The fall collections that debuted Thursday at New York Fashion Week promised glitz, glamour, sparkle and shine — basically a full turnaround of what was offered during the recession.
Minimal basics only go so far, designers say, and if they want consumers to continue the shopping spree they started last year, they need to offer fashion-forward items people don’t already have in their closets.
“People are looking for newness,” says Elie Tahari. “They are looking for longer lengths, longer skirts worn with crocodile boots and a simple turtleneck. The message we’re trying to convey now is about luxury, about dressing up and looking beautiful.”
He adds: “If people are spending money, they want something they feel is special.”
Glittery gold, for example, is already proving to be a strong color this year for his Tahari label, so he’s continuing it through the new season.
Retailers, editors and stylists get a preview of more than 100 runway collections over eight days starting Thursday, as New York kicks off the catwalk season that will then move on to London, Milan, Italy, and Paris.
There was a very quick retreat from showiness when the stock market dropped so sharply in 2008, but the evolution to the simpler silhouette would have happened anyway, says Sari Sloane, vice president and fashion director for the boutique chain Intermix.
Starting with the spring looks that will start trickling into stores, there’s a renewed sense of optimism. Sloane says even if the holiday season weren’t as strong as it was, fashion probably would have looked for the next big thing after the simplified silhouette. “The cycle of fashion comes to a head with a trend,” she explains.
So, what happens after cozy cardigans?
“I think we’re ready to be dressed up,” Sloane predicts.
Rebecca Minkoff says what’s selling for her at retail now is embellishment, novelty and whimsy. Customers are looking for items that look expensive, even if they’re not.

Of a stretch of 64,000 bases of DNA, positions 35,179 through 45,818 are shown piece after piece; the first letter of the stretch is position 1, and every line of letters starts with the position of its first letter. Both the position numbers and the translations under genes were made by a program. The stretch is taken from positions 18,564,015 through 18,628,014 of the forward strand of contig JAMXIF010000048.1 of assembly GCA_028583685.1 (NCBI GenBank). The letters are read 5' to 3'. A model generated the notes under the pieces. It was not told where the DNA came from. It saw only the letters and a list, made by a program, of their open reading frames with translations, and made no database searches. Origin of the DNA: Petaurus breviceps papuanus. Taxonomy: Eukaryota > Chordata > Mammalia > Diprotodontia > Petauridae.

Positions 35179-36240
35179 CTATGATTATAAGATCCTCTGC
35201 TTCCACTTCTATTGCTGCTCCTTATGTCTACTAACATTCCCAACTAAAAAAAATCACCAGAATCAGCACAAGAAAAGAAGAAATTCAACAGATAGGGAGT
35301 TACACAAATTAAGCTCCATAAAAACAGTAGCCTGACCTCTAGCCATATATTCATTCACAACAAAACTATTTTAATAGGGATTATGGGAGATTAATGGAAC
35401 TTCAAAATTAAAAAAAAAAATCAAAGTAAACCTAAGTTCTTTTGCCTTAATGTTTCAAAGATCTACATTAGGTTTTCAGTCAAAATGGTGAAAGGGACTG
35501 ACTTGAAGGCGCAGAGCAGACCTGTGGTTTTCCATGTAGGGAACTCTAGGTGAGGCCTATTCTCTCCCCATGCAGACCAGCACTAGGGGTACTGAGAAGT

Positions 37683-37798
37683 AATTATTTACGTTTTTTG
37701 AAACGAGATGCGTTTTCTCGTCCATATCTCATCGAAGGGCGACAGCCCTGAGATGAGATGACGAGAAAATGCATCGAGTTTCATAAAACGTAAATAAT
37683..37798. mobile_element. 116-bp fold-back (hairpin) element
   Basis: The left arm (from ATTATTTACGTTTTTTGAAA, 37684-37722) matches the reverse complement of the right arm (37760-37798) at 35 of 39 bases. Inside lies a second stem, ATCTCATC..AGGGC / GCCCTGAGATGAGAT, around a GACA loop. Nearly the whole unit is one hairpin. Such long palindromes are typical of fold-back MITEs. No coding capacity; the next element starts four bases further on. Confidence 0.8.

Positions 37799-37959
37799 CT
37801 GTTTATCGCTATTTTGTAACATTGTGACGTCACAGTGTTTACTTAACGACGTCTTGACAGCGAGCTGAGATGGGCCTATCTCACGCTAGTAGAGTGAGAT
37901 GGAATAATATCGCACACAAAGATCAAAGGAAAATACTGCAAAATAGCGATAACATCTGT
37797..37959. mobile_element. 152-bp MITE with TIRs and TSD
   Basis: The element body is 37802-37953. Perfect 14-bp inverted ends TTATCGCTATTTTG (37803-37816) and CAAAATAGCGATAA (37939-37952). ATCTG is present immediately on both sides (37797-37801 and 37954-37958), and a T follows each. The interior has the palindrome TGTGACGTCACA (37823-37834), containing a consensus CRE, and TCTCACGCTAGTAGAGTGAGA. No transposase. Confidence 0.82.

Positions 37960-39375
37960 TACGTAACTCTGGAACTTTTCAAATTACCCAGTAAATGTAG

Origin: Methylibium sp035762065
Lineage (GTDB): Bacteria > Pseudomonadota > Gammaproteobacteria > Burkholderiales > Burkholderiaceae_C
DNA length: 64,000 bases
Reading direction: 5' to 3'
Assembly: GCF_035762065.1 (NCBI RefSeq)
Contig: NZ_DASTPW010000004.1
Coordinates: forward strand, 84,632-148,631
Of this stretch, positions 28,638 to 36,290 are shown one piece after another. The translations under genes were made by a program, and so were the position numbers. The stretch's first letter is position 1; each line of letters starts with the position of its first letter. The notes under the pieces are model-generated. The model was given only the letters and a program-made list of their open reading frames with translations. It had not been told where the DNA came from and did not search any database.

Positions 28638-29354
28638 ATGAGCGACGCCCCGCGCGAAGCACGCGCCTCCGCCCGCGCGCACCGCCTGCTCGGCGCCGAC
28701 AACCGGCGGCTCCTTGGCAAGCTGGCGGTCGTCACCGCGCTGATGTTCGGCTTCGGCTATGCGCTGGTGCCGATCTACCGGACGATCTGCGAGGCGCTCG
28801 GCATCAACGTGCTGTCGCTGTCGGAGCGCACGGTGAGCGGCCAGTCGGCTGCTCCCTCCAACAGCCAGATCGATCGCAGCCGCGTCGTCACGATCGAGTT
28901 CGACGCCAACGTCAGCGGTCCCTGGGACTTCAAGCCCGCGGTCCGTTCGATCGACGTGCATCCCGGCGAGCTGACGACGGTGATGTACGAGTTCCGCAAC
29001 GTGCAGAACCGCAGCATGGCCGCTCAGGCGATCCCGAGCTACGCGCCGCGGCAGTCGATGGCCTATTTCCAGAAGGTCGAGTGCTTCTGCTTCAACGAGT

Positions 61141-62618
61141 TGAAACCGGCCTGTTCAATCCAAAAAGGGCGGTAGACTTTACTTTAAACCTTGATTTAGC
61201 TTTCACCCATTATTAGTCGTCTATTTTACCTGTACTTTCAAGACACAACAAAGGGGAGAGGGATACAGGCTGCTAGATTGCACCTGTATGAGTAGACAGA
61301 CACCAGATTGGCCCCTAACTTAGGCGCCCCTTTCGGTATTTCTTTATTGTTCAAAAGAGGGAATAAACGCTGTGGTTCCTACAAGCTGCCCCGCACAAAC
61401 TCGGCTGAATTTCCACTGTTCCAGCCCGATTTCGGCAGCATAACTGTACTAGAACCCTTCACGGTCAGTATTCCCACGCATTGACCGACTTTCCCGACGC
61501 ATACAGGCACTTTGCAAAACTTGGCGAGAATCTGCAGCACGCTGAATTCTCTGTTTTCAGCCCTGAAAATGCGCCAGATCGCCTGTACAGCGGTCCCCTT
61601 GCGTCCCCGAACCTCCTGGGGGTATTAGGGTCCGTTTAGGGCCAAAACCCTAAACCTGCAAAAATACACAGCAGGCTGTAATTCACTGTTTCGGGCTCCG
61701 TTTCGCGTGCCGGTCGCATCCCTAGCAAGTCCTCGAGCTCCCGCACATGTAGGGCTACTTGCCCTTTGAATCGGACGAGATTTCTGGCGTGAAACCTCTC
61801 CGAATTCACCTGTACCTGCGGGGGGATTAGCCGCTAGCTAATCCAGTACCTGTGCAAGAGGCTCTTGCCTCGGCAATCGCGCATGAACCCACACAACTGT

However, there’s still a balance to be had with not being ostentatious.
“I don’t know if fashion will — or should — be that way again when it was literally dripping in gilded gold. I’m not sure that reflects a time we want to go back to,” says Lela Rose.
Her collection never went the fully no-frills route, either, but the shift in the economy as well as an evolution of fashion tastes, had designers pulling back for a while out of good taste, she says. But the moment has shifted to a point where it’s OK to embrace “dressing up and turning out,” she says.
Her favorite item for her Sunday fashion show is an ivory-to-gray ombre dress with feathers all over the body.
“I hope we’re ready for some more glitz and glamour. I keep pushing it!” adds Georgina Chapman, designer of celebrity favorite Marchesa. “Our customer loves a bit of fantasy and escapism.”
Like Rose, Chapman says her collection could only pare down so far while keeping its feminine, glamorous identity, but she is sensing an overall change in mood among designers and fans of fashion. “Our job on our end is for clothes to stay special. It’s our way to stand out from the crowd,” Chapman says.
Minimalist luxury is “still happening,” says Intermix’s Sloane, “but things will be more done up as opposed to undone.”
Here’s where a few of the designers’ heads are for Fashion Week:
Minkoff: Her muse for fall is Charlotte Kemp Muhl, a model-turned-singer who has mastered the mix of vintage and new.
Reem Acra: “My collection highlights an emphasis on a new, refined feeling of luxury. I’ve done a lot of draping this season to highlight a woman’s figure with a range of unique prints and plenty of jeweled accents in all of the right places to reveal the personality of the wearer. “
Chris Benz: “It’s all about a return to American elegance, refinement, and the pastoral. I am particularly inspired by the romantic visions of the Southern Gothic writers who focused on the concepts of supernatural, ironic, or grotesque events to guide their stories.”
Rebecca Taylor: “Fall 2011 is inspired by dreamy illusive paintings, blurred images and sparkling lights, conjuring images of dimly lit nights in the chic Parisian night clubs of the ’70s.”